Title:
Photomasks and methods of manufacturing the same
Kind Code:
A1


Abstract:
A photomask may include a reflection layer including a material capable of reflecting electromagnetic radiation, and at least one ion region. The ion region may be formed by implanting ions of an absorbent capable of absorbing electromagnetic radiation. The reflection layer may have a stack structure including a plurality of layers. The ions of the dopant may be implanted into at least one of the plurality of layers.



Inventors:
Kim, Suk-pil (Yongin-si, KR)
Song, I-hun (Seongnam-si, KR)
Kim, Won-joo (Suwon-si, KR)
Chang, Seung-hyuk (Seongnam-si, KR)
Kim, Hoon (Siheung-si, KR)
Application Number:
11/319725
Publication Date:
06/29/2006
Filing Date:
12/29/2005
Primary Class:
Other Classes:
378/35, 250/492.2
International Classes:
G21G5/00; A61N5/00; G03F1/22; G03F1/24; G21K5/00; H01L21/027
View Patent Images:



Primary Examiner:
ROSASCO, STEPHEN D
Attorney, Agent or Firm:
HARNESS, DICKEY & PIERCE, P.L.C. (RESTON, VA, US)
Claims:
What is claimed is:

1. A photomask comprising: a substrate; a reflection layer formed on the substrate, and including a material capable of reflecting electromagnetic radiation; and at least one ion region formed within the reflection layer capable of absorbing the electromagnetic radiation.

2. The photomask of claim 1, wherein the electromagnetic radiation is extreme ultra-violet radiation.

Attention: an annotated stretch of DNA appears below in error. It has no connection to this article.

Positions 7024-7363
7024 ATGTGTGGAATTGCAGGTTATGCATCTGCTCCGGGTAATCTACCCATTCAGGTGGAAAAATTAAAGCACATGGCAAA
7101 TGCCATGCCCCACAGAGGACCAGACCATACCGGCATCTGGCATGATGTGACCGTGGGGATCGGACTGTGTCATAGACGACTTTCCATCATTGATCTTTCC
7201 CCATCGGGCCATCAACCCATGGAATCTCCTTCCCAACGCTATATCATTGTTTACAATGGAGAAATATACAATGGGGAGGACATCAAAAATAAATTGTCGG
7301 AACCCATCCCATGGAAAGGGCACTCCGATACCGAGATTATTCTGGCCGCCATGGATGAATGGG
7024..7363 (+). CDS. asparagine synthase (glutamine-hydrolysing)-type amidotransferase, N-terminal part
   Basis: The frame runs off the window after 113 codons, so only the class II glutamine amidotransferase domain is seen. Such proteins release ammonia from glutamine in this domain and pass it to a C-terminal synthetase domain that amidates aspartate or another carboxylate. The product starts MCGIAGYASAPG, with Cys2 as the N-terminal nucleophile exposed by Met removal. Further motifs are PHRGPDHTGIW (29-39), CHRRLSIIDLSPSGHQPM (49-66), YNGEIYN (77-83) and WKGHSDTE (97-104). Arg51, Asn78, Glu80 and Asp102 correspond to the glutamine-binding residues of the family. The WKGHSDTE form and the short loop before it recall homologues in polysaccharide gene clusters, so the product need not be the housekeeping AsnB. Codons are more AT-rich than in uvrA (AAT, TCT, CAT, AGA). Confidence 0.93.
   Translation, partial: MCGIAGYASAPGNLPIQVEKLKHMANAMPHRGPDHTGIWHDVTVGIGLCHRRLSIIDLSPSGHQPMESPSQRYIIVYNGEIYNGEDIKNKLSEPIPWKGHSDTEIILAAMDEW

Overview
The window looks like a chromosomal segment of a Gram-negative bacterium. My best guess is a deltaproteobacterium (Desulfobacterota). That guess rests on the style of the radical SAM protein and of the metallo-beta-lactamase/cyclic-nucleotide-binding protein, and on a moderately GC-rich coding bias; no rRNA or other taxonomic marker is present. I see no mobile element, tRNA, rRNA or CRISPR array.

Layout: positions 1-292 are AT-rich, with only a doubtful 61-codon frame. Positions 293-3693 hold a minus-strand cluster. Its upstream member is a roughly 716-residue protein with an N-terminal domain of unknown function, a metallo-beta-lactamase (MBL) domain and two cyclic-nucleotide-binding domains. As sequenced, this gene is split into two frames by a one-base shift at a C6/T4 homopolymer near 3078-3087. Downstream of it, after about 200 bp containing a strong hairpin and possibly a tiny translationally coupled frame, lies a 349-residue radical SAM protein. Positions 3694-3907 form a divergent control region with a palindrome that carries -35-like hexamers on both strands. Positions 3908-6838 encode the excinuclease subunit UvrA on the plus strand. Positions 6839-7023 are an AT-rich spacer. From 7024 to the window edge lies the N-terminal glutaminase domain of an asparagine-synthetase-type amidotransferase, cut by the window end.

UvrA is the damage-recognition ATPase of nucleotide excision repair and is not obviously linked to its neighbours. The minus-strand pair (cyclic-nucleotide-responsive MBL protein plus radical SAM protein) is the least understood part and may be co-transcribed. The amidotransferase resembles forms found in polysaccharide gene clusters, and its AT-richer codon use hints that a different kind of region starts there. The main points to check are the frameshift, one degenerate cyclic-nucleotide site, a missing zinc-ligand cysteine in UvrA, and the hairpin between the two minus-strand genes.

3. The photomask of claim 1, wherein the at least one ion region is formed using ion implanting.

4. The photomask of claim 1, wherein the ion region includes a dopant capable of absorbing electromagnetic radiation.

5. The photomask of claim 4, wherein the dopant is oxygen.

6. The photomask of claim 1, wherein the reflection layer has a multilayer stack structure.

7. The photomask of claim 6, wherein the stack structure includes a plurality of layers and the ion region is formed by implanting ions of a dopant into at least one of the plurality of layers.

8. The photomask of claim 7, wherein the ions are implanted into at least eight layers of the reflection layer.

9. The photomask of claim 6, wherein the stack structure includes a plurality of first layers and a plurality of second layers stacked alternately.

10. The photomask of claim 9, wherein the first layer includes a metallic material and the second layer includes a semi-metallic material.

11. The photomask of claim 9, wherein the first layer includes molybdenum (Mo) and the second layer includes silicon (Si).

12. A method of manufacturing a photomask, the method comprising: forming a reflection layer on a substrate, the reflection layer including a material capable of reflecting electromagnetic radiation; and forming at least one ion region within at least a portion of the reflection layer, the ion region being capable of absorbing the electromagnetic radiation.

13. The method of claim 12, wherein the electromagnetic radiation is extreme ultra-violet radiation.

14. The method of claim 12, wherein the reflection layer is formed by sputtering.

15. The method of claim 12, wherein forming the ion region includes, forming a photoresist layer on the reflection layer, patterning the photoresist layer to form a photoresist pattern, implanting ions of a dopant into at least a portion of the reflection layer based on the pattern of the photoresist, and removing the photoresist pattern.

16. The method of claim 15, wherein the ions of the dopant are implanted by irradiating an electron beam onto at least a portion of the reflection layer based on the pattern of the photoresist.

17. The method of claim 16, wherein the electron beam is an oxygen ion beam.

18. The method of claim 15, wherein the photoresist pattern is removed by etching.